Catholic leaders have raised concerns that Latin American migrants are increasingly in danger of human rights violations, particularly the ballooning number of minors trying to make the trip from Central America to the United States alone.
In separate meetings in May in Central America, bishops, church workers and Catholic organizations from Latin America and the U.S. arrived at the same conclusion: More protection is needed for migrants during their arduous journeys in search of work and reuniting with family members.
"Our biggest concern, among others, has been the violation of human rights during migration, the trafficking of persons, the issue of public policy, and exploitation of various groups involved," the Department of Justice and Solidarity of the Latin American bishops' council said in a statement following a meeting in Panama May 16.
Days later, on May 22, Central American and U.S. bishops concluded a meeting in El Salvador in which they highlighted the dangers of the growing trend of young people migrating to the U.S. to reunite with family members.
The meetings come amid heightening calls for the U.S. Congress to pass a stalled immigration reform bill. A year ago, the Senate passed a bill that would provide a path to citizenship for undocumented immigrants currently living in the U.S., increase border enforcement, crack down on employers who hire undocumented workers and streamline legal immigration. The House of Representatives, however, has failed to vote on similar legislation.
"As pastors, we see the human consequences of this broken system each day in our parishes and social service programs, as families are separated, migrant workers are exploited, and our fellow human beings risk everything to find a better life for themselves and the ones they love," Archbishop Joseph E. Kurtz of Louisville, Ky., president of the U.S. Conference of Catholic Bishops, said in a June 5 statement.
Church workers contend that poor social and economic conditions continue to force residents to flee their native countries. The situation is particularly acute in Central America, where Guatemala, Honduras and El Salvador perennially rank among countries with the world's highest homicide rates.
"The forces that are driving them, the predominant push factors, are violence added with poverty and lack of opportunity," said Kevin Appleby, director of migration policy and public affairs for the USCCB Office of Migration and Refugee Services.
Appleby, who attended the meeting in El Salvador, said the church is particularly concerned by the increase in child migrants who are making the journey alone – commonly referred to as unaccompanied minors.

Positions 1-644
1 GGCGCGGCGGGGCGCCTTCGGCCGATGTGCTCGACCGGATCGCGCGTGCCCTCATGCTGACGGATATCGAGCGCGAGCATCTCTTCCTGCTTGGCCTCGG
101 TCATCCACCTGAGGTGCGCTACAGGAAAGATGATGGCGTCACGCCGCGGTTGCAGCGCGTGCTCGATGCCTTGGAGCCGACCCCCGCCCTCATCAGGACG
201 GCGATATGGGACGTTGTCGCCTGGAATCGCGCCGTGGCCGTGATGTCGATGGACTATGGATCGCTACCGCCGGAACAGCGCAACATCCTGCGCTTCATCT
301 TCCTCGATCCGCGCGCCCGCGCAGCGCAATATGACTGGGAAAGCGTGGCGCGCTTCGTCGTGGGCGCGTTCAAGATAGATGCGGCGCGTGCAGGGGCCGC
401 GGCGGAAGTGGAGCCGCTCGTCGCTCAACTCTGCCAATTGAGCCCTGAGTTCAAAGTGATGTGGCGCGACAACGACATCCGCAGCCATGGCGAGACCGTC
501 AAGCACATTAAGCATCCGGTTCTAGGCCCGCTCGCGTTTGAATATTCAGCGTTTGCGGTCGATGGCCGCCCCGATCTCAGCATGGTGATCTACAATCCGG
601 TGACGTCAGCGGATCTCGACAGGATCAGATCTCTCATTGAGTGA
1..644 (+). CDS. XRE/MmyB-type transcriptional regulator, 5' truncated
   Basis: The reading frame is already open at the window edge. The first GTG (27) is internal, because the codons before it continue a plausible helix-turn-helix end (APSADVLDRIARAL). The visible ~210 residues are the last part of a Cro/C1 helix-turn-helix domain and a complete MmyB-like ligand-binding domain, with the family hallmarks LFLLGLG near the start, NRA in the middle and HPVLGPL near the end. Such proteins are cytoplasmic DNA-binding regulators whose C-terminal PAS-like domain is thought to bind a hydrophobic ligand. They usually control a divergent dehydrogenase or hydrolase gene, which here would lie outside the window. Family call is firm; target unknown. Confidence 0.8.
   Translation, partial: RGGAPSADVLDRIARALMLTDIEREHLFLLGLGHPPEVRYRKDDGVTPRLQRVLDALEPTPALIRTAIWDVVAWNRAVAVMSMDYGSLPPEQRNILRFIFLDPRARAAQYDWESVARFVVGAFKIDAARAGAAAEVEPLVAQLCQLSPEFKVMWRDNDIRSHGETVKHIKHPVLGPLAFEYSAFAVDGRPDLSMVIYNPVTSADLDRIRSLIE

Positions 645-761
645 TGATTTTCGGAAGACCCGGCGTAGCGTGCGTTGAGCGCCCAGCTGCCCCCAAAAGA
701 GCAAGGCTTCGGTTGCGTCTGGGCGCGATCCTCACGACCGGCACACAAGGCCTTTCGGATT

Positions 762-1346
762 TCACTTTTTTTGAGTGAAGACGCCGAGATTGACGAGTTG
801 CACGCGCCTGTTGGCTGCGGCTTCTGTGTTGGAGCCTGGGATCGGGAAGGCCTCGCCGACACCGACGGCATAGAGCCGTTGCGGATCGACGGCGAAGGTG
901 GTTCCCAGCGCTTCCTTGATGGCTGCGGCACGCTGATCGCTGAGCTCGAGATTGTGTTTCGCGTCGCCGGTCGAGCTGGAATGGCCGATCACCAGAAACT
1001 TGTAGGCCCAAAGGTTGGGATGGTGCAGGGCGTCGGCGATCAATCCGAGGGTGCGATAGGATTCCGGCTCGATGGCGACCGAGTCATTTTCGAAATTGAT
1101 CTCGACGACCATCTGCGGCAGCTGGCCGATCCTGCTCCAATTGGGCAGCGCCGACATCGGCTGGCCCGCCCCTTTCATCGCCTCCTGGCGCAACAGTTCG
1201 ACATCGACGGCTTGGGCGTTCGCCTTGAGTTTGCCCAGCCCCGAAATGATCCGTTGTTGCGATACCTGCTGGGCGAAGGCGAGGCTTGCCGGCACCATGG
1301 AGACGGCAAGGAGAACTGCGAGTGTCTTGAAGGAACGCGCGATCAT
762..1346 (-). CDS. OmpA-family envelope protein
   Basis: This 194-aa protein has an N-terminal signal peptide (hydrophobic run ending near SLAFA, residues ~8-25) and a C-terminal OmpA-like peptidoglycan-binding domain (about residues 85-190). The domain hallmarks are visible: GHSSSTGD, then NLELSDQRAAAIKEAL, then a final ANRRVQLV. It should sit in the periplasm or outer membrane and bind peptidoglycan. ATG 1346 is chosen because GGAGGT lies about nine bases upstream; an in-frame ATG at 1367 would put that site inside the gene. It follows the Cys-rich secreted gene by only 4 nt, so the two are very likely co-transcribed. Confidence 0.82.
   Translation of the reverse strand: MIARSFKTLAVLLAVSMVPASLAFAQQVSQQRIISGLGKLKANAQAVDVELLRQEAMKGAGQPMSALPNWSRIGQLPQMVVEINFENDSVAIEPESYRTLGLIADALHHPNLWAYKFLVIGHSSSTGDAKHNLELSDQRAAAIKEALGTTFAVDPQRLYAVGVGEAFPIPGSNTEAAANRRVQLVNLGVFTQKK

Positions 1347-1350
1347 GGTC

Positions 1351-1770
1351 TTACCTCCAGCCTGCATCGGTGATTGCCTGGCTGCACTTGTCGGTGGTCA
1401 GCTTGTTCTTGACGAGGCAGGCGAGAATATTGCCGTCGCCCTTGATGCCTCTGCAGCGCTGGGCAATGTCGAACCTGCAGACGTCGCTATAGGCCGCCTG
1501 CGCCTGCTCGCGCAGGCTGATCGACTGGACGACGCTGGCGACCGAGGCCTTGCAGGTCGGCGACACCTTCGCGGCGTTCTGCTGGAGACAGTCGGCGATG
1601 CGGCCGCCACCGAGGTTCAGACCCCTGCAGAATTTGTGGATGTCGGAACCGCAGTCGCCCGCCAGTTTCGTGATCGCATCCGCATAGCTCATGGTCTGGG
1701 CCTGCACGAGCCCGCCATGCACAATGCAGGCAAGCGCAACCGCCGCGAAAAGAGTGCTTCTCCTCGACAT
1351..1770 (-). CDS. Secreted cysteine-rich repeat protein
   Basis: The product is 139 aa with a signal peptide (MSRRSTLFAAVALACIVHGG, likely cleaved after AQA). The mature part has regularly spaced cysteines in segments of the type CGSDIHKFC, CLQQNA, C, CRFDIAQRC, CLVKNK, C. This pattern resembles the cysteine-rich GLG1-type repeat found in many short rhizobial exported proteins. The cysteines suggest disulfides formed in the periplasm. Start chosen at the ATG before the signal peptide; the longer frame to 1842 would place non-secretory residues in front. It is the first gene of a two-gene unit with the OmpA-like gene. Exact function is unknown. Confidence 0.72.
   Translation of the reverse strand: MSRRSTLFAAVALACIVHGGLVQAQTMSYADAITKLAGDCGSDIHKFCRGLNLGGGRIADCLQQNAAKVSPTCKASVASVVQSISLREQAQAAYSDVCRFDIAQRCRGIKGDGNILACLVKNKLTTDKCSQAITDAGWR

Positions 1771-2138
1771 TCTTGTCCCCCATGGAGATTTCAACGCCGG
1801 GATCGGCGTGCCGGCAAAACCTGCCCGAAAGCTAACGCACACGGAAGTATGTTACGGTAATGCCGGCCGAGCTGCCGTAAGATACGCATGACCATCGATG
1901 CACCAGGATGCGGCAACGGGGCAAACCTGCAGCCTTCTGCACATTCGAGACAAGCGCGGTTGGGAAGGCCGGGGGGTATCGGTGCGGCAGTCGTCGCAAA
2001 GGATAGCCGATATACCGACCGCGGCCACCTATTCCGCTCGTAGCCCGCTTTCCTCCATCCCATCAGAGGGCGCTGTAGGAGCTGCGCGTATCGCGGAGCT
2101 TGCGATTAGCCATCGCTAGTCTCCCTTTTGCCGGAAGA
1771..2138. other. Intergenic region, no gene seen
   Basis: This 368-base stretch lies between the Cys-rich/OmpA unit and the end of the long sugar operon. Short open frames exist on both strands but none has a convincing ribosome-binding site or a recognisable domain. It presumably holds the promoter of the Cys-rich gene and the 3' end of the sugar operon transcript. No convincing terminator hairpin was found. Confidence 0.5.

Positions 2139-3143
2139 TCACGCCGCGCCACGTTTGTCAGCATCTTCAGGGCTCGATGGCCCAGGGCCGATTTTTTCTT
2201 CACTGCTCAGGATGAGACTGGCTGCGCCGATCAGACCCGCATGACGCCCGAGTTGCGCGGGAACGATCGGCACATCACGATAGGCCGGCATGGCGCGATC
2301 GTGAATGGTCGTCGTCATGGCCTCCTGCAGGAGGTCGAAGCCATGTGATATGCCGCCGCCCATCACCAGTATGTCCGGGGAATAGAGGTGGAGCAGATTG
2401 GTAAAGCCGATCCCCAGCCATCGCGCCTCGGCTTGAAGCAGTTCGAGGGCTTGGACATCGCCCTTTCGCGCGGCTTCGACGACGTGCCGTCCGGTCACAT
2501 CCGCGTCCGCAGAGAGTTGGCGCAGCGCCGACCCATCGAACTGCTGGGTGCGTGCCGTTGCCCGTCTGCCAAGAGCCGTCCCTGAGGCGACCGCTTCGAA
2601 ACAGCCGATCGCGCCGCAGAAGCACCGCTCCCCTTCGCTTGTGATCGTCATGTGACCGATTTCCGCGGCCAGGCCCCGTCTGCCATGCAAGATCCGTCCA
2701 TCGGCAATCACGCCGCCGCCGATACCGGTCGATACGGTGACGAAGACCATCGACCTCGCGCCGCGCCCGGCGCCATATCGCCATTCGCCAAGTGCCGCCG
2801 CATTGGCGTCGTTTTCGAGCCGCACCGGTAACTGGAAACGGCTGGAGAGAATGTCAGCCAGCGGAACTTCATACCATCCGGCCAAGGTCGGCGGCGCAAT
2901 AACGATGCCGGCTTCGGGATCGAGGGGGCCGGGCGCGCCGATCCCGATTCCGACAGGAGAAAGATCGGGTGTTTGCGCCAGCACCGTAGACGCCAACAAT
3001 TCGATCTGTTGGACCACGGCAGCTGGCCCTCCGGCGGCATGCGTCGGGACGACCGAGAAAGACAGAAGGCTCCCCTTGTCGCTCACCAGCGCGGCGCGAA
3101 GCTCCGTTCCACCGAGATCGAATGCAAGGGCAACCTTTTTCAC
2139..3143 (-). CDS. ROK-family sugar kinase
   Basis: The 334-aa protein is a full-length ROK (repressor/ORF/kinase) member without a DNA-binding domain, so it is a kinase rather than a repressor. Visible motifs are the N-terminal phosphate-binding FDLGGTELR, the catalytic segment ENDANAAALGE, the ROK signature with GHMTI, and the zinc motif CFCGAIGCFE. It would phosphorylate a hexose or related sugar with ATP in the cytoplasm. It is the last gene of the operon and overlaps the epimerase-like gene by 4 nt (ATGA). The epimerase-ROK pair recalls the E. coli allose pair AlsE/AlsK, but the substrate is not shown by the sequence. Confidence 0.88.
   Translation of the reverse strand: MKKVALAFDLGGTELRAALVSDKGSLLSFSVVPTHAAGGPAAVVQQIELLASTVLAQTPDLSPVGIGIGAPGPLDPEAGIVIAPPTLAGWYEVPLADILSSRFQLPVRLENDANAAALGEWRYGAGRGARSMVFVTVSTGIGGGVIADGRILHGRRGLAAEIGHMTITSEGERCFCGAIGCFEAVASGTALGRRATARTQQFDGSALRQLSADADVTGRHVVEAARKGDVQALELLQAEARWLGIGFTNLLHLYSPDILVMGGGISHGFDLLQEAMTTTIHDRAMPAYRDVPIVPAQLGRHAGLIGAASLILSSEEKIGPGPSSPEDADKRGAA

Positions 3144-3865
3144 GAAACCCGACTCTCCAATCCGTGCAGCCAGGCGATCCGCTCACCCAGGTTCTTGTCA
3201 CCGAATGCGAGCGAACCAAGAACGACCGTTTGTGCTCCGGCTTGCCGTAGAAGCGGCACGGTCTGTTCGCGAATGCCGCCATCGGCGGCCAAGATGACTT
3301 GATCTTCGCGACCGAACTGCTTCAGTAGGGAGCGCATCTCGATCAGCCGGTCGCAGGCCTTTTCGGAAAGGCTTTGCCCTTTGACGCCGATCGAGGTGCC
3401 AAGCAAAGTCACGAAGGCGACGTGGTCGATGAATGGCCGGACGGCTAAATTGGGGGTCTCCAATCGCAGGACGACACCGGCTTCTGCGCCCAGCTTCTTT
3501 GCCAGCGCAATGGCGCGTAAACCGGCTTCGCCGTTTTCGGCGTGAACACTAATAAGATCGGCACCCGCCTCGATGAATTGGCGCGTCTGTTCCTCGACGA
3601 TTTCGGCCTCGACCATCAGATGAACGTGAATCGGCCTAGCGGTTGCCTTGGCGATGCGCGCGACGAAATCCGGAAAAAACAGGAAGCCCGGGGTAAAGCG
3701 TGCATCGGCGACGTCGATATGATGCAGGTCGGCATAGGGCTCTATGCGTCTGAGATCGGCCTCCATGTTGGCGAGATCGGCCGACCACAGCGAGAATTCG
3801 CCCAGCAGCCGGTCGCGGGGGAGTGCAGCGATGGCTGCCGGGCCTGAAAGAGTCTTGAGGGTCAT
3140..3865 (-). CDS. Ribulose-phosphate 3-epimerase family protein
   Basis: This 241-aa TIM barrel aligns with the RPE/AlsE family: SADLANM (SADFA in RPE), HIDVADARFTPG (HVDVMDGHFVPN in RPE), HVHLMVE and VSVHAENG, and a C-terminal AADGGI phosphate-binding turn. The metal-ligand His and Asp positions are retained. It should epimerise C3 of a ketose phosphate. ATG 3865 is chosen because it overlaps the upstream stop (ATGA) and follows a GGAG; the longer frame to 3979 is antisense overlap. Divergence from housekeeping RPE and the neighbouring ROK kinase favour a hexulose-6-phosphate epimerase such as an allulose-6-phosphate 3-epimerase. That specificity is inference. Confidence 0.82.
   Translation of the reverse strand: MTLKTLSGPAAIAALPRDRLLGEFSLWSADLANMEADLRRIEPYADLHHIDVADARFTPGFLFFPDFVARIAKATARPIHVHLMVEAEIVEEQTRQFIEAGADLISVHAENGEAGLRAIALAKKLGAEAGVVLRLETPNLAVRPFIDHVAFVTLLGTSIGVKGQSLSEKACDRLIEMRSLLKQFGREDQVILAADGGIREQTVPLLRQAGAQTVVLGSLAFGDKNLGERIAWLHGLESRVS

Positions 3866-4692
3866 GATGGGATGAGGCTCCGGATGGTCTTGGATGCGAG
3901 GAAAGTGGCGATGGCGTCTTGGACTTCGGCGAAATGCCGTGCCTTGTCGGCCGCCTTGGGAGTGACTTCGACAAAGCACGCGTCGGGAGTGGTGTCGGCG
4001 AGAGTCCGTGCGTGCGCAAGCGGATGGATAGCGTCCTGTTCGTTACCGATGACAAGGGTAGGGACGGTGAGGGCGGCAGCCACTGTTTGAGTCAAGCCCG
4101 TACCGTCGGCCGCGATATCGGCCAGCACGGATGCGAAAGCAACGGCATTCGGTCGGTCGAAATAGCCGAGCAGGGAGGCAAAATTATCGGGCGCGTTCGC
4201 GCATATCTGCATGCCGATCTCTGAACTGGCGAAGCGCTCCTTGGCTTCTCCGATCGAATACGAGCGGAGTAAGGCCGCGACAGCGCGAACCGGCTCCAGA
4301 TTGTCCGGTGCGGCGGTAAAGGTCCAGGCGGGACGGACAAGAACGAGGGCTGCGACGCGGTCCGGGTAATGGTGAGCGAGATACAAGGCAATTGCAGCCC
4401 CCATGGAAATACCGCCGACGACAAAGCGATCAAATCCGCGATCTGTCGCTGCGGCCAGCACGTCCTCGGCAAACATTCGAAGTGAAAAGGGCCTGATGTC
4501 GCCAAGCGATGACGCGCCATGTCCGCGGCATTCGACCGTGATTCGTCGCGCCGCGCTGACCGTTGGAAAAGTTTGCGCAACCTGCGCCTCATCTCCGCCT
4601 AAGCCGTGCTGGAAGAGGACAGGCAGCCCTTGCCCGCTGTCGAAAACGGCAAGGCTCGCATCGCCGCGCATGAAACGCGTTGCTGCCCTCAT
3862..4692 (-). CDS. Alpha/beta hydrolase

"One woman at a repatriation center, told us, 'I'd rather my child die on the way to the United States than at my doorstep,'" Appleby said, referring to the lack of security that's contributing to migration. "I think in the last couple years, the gangs have taken hold more. They are in the schools, they are in the neighborhoods."
U.S. officials have reported a dramatic increase in the number of unaccompanied minors attempting to make the journey northward. In the 12-month period ending Sept. 30, U.S. immigration authorities expect 70,000 such migrants will arrive at the Mexican-U.S. border, up from 24,668 last year. The number is projected to rise to 127,000 in the following next year.
As the numbers continue to grow, Central American governments and institutions need to act more aggressively to prevent unaccompanied minors from leaving, Appleby said.
"The urgency of the situation, that they are losing a lot of young people, is not hitting home," he said. "These are states that have major problems across the board, so their hands are full. In order for them to make progress, they are going to need help from the U.S. in one way or another."
While flows of migration to the U.S. are most worrisome, the church also sees problems in other areas.
At the Panama meeting, attended by more than 130 bishops, priests, church workers and representatives of organizations working on migration, there was widespread acknowledgement of the dangers faced by migrants traveling from one developing country to another, said Luis Enrique Pinilla Portilla, director of the Department of Justice and Solidarity of the Latin American bishops' council.
Following the meeting, the department highlighted the Dominican Republic along with Central American countries and Mexico as being of particular concern.
In the Dominican Republic, legislators in May passed a new immigration law that mainly targets migrants from neighboring Haiti and their Dominican-born offspring. The law provides a path to citizenship for tens of thousands of Dominican-born children of immigrants, but tightens the rules for current migrants and their families.
"The effect that you've seen is more tension at the border. It is difficult for Haitians, they are often subjected to abuses," said Claretian Father Jeannot Lefranc, who works in La Descubierta, a town in southwest Dominican Republic near the Haiti border.
"There is still a great amount of misunderstanding that exists. There is a sense that Haitians are invading, but it's really people driven by the need to find work," said Father Lefranc, who is Haitian.
Standing near the border with a sack of rice on his shoulder in early June, Jean Pierre Durand said he began migrating illegally to the Dominican Republic five years ago to feed his children.
"Here, at least, you can find something, work. Sometimes it does not pay much," he said. "But at home, in Haiti, there is no work. There is no food for us. It is much easier to come here, even if it is illegally."
Like what you're reading? Sign up for GSR e-newsletters!